What this means is that it is very important to make the available application catalog(s) lean in case they have become bulky over a given period of time due to inefficient Application Lifecycle Management (ALM) processes, mergers and acquisitions, emerging business priorities and other factors outside the control of enterprise, application and IT architects/leaders. Furthermore, the application portfolio(s) reflected in these collective catalogs need to be agile to support the ever-changing innovations in the areas of end-user mobility/computing, hybrid cloud, and the emerging Internet of Things-aware applications.

The How

A pragmatic approach to application rationalization relies on a strong foundation of people, processes and technology platforms. It is recommended to start by identifying some of the key application classifications along the lines of Mission Critical (MC), Business Critical (BC) and User Critical (UC) applications, and map these classifications to your user segmentation along the lines of key roles and responsibilities within and across the organizations. An existing organizational level RACI (Responsible, Accountable, Consulted, and Informed) matrix may come in very handy as part of this process. The information in the table below reflects a sample of how this could be accomplished.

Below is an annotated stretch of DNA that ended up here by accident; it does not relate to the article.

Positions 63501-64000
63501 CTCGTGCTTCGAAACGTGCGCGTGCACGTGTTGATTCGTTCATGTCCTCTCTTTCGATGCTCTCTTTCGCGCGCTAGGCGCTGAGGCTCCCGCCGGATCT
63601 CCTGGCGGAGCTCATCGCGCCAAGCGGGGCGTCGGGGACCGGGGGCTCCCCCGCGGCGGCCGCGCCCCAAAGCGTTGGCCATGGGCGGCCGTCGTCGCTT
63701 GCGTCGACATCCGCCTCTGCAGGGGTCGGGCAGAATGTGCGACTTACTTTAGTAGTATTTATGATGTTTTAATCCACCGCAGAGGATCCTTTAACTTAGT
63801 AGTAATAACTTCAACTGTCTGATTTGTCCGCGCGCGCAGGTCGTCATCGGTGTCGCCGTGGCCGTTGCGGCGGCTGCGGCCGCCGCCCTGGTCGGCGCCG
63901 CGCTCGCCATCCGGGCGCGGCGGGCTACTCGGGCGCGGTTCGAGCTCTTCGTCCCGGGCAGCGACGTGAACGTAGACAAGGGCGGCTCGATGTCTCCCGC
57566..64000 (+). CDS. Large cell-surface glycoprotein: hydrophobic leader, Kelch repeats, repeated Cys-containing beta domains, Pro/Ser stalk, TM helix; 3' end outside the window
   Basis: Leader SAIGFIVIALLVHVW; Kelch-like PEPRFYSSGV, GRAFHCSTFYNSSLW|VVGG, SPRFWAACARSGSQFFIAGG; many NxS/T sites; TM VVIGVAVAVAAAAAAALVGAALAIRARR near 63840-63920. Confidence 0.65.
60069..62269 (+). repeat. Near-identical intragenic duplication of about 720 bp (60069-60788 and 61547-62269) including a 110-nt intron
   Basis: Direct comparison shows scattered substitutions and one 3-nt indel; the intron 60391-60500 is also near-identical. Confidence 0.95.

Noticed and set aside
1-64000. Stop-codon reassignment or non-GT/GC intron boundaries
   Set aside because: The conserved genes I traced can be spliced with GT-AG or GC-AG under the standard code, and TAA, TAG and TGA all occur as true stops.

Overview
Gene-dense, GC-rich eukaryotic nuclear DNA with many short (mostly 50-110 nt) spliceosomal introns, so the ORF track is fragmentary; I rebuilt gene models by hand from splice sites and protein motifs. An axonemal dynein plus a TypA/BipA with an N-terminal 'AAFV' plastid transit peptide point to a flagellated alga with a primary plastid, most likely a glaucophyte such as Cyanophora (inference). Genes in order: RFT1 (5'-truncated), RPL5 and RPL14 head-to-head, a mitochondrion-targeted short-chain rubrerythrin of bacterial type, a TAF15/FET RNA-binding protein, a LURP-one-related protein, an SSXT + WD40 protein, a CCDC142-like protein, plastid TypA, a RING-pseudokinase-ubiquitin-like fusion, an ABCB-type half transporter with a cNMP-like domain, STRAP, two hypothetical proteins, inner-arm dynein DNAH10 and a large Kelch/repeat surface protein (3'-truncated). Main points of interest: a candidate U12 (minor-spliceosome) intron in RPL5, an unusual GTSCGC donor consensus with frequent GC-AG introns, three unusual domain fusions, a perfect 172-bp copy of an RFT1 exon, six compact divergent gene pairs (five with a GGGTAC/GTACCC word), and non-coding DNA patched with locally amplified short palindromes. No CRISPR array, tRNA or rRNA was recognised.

The How

While the people and the processes parts may take multiple iterations, once these applications have been rationalized and the key stakeholders have been identified, we need to define an enterprise Application Management Architecture (AMA) to mature the EUC initiatives within an enterprise. The schematic below lists key components that help develop a mature Application Management Architecture.

App Management 1

What this means is that the AMA needs to address the following capabilities as illustrated in the schematic above:

  • Application packaging and isolation. For instance, whether the applications are natively installed in the base image or whether they are virtualized.
  • A unified application provisioning launch-pad for virtual, Web, Citrix XenApps, RDSH and SaaS applications.
  • Real-time application delivery for just-in-time desktops that would abstract the desktop guest operating system (GOS) from the end-user applications.
  • Unified authentication and application entitlement policy platform that supports Single Sign-on (SSO) and acts as a policy enforcement point (PEP) and a policy decision point (PDP).
  • Application maintenance capability that enables flexible patch management.
  • Application monitoring functionality that provides in-guest metrics for application performance monitoring.
  • Most importantly, supporting EUC mobility by interoperating with virtual, hybrid cloud and mobile platforms.